Thursday, December 22, 2005

You'll lay an egg if you don't lie down while the man is laying bricks!

Lie/Lay...two of the most misused verb forms in writing. Thanks to a note from Michael Parker, I began harping on my favorite grammatical question. Go to this site for more pointers. It's worth a read. I see the words misused in posted AND published poems all of the time. Once you get the basic rules down, you'll never make the mistake again! I promise.

I'm just (lying/laying) around the house listening to music.
Don't know which is correct? Check those rules for sure!


****
for those of you checking on how I'm going, I'm hanging in. Saw the doc and am dizzily surviving the med so far, but the brain still is swimmy. Resting a lot.

5 comments:

Lyle Daggett said...

The page at the link pretty well sums it up, though I don't entirely agree.

As it happens, I have in fact used "lay" in a poem as a present-tense intransitive verbmeaning "to lie." The sentence in question reads (I've omitted line breaks), "In this hour we lay together in the grass."

Originally I wrote the poem in past tense, and the above sentence originally read (again line breaks omitted), "We lay in the sun for an hour."

Much later, reworking the poem, I decided the poem worked better in present tense. But I liked the sound of "lay" better than the sound of "lie."

That's part of the reason I rewrote the sentence as I did: beginning "In this hour," it stands a chance of evoking present tense before coming to an ostensibly past tense verb.

I gets more complicated. The Webster's New World I checked made the same distinctions between "lay" and "lie" as the page you linked to (and every standard grammar/usage handbook out there). But the dictionary also said that "lay" as a present-tense intransitive verb (as in, "I'm going to lay down for a while") is still in common use in some regional dialects of English.

I think it's become so prevalent that the distinction between the verbs has become less important than it once was. In any case I went ahead and broke the formal rule in the sentence in the poem.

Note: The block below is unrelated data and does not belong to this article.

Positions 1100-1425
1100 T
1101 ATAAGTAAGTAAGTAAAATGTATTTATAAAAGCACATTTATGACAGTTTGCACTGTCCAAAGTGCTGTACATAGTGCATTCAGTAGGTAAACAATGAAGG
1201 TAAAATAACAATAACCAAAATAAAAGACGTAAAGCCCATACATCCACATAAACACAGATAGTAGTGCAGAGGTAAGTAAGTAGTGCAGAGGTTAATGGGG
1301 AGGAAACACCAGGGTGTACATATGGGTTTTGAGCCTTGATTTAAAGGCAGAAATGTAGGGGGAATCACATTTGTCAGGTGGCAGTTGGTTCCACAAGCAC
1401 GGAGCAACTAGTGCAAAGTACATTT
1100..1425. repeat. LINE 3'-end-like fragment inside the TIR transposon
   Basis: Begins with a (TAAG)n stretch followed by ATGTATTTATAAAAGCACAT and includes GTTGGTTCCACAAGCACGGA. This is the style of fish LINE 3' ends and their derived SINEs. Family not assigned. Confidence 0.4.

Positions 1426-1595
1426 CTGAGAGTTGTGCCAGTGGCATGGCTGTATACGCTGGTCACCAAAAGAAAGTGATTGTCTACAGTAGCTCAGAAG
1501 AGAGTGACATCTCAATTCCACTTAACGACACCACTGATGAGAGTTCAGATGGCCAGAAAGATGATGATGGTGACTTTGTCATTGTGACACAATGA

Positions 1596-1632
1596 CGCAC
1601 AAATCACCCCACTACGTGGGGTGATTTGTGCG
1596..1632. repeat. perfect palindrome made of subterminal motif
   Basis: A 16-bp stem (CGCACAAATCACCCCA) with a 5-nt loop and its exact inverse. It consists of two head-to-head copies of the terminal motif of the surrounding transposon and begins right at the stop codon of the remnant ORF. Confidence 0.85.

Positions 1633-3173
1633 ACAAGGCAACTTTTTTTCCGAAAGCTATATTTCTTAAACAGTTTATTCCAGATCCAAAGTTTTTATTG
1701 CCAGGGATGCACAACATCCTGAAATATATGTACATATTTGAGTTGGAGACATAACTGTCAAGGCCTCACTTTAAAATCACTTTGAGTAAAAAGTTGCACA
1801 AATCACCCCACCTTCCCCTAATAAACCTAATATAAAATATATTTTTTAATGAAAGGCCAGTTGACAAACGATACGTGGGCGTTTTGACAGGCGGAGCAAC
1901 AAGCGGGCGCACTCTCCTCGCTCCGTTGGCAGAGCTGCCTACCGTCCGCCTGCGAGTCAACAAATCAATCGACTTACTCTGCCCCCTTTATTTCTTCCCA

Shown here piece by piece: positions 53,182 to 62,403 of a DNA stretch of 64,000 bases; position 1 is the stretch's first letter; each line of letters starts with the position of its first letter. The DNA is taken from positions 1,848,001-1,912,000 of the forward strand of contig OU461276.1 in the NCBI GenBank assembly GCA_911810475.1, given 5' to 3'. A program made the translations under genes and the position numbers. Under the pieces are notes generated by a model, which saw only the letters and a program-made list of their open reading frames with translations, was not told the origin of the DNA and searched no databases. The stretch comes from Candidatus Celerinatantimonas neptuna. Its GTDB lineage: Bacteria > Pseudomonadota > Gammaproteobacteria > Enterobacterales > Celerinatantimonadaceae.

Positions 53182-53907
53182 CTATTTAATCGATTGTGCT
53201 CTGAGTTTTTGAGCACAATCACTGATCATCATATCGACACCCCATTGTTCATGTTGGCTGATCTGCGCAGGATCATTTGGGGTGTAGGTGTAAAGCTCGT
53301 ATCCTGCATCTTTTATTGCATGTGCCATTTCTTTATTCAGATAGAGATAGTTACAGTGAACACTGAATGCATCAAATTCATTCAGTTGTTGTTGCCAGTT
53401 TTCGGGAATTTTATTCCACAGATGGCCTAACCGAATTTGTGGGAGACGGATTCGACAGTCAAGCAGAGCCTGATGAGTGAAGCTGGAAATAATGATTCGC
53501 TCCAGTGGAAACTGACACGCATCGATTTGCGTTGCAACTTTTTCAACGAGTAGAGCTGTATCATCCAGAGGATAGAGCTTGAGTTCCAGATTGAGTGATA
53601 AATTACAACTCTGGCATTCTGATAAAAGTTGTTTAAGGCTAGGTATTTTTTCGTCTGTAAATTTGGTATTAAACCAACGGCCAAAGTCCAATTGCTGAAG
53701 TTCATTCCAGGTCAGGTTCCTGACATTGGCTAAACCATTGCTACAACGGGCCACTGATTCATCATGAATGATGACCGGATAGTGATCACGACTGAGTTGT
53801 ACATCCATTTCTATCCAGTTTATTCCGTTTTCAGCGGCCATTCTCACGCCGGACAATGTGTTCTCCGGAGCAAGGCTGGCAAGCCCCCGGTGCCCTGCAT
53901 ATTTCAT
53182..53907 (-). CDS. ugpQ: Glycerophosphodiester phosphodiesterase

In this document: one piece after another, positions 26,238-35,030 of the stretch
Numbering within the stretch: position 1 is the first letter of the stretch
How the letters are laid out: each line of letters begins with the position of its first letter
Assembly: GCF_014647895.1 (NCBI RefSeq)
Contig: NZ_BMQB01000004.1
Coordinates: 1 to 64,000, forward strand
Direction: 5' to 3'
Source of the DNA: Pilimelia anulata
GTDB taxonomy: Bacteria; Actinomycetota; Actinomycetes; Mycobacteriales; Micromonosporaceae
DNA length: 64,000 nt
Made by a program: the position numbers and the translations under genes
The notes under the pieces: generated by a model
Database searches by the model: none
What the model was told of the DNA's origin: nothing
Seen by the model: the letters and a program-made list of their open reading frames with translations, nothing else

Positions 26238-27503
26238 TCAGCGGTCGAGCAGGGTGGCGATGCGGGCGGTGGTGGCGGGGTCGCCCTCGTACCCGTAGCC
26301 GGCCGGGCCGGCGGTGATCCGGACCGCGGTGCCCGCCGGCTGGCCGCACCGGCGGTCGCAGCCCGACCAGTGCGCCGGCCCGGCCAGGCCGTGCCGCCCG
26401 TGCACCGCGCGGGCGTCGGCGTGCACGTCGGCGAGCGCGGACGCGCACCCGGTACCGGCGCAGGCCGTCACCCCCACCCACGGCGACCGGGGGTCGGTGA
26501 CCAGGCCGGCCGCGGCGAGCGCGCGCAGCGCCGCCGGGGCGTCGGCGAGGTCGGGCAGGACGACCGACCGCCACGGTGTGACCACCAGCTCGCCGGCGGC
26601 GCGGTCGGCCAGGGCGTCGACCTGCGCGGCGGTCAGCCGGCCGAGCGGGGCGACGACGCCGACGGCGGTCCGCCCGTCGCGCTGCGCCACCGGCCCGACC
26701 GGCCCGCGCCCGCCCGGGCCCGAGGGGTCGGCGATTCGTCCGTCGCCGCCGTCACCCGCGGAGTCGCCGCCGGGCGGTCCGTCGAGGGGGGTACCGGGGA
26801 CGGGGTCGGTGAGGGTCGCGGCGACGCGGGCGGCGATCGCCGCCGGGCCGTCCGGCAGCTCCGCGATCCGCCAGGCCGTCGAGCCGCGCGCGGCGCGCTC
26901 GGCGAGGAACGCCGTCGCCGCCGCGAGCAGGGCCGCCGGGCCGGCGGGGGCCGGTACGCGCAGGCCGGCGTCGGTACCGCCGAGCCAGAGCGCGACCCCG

Science marches on. ;~)

Michelle e o said...

Pris thanks for the post. I really needed it. Lyle, sometimes I use what I feel works better with the poem without consideration of what is proper myself. Other times I rack my brain trying to figure it out. I just posted a new poem with the line:
This is not burlap
to lay under.

So if I got the lesson correct it should be to lie under, correct?

As silly as this sounds "lie" always reminds me of ...well. telling a lie. It's one of those eye words for me. Kind of like names that remind you of something.

But I know I want to do this right so I need to understand it.

Thanks.

Pris said...

Lyle
I would read your usage correctly, since the hour, whichever way you express it, implies the passage of time and so 'lay' would be the form I would choose too. If you just said. 'We lie under the sun' talking about this very moment, lay would jar.

And Michelle

This is not burlap
to lie under

yes, you're right. Lie is correct here and if you use lay, it's going to jar anyone who knows correct grammar since, again, lay in the present tense takes a verb. If I saw the phrase I'd point it out to you, at least. I agree with you that 'lie' does bring to mind telling a lie, but it's still not a good enough reason to use the form incorrectly:-) (of course one could have found burlap that's good to tell lies under, too lol)

Michelle e o said...

lol Pris, glad you're feeling better. At least well enough to joke around =)

Pris said...

Hi Michelle
This med makes me drunk and I'm always a giddy drunk:-)

Lyle
I'm not a stickler for rules either ordinarily. I try to use them until colloqueal usage makes the 'old' rules obselete. One I'm thinking about in particular is 'never end a sentence with a preposition'. My book on modern usage says that one went out the door ages ago, ie 'who are you going with?' or 'What's this all about?'

The one that's changing now is 'I feel bad', the correct form since bad is an adjective describing 'I', not the sense of touch 'feel'. So many people say 'I feel badly' that there's been a debate about that one among grammarians. Most say that in written form, esp formal writing, that the 'I feel bad' should be used, but in casual speech, 'I feel badly' is becoming more acceptable. On that one, I dunno. I guess I'll keep on saying 'I feel bad' because it feels right to me and I'll keep ending sentences with a preposition when the phrase is convuluted not to, because that feels right to me too.

Speech over. Back down for the count.

btw..i love discussing grammar. Almost as much as eating lobster:-)....well, that's a close call.